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The Sound of Us (Radio Hearts, #1) by Ashley Poston Read Online (FREE)

The Sound of Us (Radio Hearts, #1) by Ashley Poston Read Online

Read The Sound of Us (Radio Hearts #1) by Ashley Poston online free here.

Chapter One

The only thing I hate more than Saturday night shifts at the bar are dentist appointments, and you have to be a sadist to like those. When I’m working them without the manager, my mom, it’s worse, but she’s been MIA every weekend since the wedding.

I squat down behind the speakers onstage, gathering up the plethora of beer bottles tonight’s band stashed there, and dump them into the trashcan beside the stage. The sound guy whistles Queen’s “Killer Queen” as he cheerfully flicks off the soundboard and drains the last of his strawberry mojito. I wish he’d choke on an ice cube.

“Mike three was hot again tonight, Danny,” I tell him, wiping my hands on my jeans. One of the bottles was sticky. Gross. “Rock Your Mouth ruined another Slipknot cover.”

“I can only do so much with this equipment, sweetie,” Danny retorts. “And they just sucked.”

“It’s Junie, and they would’ve sucked less if you did your job instead of texting.” I hop off the stage and begin collecting the empty bottles scattered across the bar, and tossing them into the trashcan. “I mean, they made me want to slipknot a noose and hang them from the rafters with it. And I usually never have a problem with Slipknot.”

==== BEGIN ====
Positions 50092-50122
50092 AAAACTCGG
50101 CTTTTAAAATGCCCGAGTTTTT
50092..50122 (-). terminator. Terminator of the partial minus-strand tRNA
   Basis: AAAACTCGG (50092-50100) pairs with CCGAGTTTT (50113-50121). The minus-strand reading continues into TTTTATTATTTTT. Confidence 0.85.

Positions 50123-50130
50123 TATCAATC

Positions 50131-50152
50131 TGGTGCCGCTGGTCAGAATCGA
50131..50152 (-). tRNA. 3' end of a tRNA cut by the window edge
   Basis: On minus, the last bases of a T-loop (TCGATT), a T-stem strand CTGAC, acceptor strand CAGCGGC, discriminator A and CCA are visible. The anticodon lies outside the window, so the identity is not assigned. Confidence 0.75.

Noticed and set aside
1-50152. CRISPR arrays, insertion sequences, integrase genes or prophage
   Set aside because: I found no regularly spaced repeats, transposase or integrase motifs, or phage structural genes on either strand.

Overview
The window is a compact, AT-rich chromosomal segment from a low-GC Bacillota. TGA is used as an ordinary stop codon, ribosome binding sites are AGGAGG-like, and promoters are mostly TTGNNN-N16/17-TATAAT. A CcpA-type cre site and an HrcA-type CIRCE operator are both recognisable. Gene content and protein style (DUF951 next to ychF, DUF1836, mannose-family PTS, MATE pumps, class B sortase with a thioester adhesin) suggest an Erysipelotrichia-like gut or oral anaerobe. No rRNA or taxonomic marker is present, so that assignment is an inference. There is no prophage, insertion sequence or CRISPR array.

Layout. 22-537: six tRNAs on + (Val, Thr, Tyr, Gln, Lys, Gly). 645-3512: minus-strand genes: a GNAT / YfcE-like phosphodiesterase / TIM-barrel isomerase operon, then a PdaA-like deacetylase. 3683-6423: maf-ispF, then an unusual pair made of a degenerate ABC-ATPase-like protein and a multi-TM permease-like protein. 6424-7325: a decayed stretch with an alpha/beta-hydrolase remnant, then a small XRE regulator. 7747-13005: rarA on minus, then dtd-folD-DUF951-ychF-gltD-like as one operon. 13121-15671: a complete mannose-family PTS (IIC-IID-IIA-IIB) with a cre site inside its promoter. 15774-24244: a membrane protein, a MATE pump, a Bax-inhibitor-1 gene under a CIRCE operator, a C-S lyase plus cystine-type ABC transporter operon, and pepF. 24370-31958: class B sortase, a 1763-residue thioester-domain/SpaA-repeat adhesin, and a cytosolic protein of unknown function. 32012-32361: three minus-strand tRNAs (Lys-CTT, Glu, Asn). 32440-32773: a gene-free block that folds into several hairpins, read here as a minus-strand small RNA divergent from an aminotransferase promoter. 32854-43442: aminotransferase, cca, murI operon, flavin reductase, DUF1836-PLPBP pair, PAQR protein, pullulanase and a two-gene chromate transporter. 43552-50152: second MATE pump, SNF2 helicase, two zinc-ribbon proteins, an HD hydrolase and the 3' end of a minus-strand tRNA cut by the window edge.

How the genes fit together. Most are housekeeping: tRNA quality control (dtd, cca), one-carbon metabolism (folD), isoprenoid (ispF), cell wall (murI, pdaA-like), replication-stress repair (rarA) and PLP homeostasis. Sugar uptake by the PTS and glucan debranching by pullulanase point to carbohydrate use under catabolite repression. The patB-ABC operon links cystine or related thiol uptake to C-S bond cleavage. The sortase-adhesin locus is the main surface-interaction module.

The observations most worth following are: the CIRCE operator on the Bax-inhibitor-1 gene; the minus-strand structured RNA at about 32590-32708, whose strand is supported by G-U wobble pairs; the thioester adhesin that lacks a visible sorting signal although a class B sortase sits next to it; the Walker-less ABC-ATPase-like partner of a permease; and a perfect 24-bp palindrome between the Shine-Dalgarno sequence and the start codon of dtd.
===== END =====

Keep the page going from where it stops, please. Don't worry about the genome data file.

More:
Danny spits through the gap in his front teeth. I inwardly cringe. He says it’s a nervous habit, but I think he does it to get on my nerves. “Hey, sweetie, leave it to the professionals. Danny’s got the big-boy sound stuff under control.”

“Because you can text and push a slider at the same time, obviously.”

“I’ve been doin’ sound a lot longer than you’ve been alive, sweetie.”

Sweetie, sweetie. I’m not sure what gets on my nerves more, his condescending tone, or the fact that he thinks he calls me by a pet name. Danny is twenty years older than me, so it’s probably the pet name.

Tossing a half-empty Coors Light bottle into the trash can with more force than necessary, the neck pops off as it rings the lip of the steel can, before finally teetering inside. “I’m just trying to help.”

“Sweetie, maybe you should start worryin’ about your own life, and not this shithole.”

For a moment, all I can do is stare. Then something inside of me snaps. In two quick strides, I pick up his backpack and shove it into his chest, knocking him back in surprise. “Get out of my shithole.”

“That’s cute, sweetie.”

“No, if you think this place is a shithole then I want you to fucking leave!”

“Jesus, calm down.”

“Leave. And don’t worry about coming back.”

“You firin’ me?” He sounds genuinely incredulous. “Who else are you gonna hire? I’m sorry sweetie, but you can’t do it.”

“I think I can manage. Hal!” I call over to the bouncer at the bar. “Escort him out, please?”

The bouncer, a burly guy with knuckles the size of pancakes, abandons his beer, and saunters up with the graceful ease of an ox to tower over Danny. Watching the sound guy squirm gives me a tiny, itty-bitty bit of satisfaction. Just enough to make Saturday night bearable.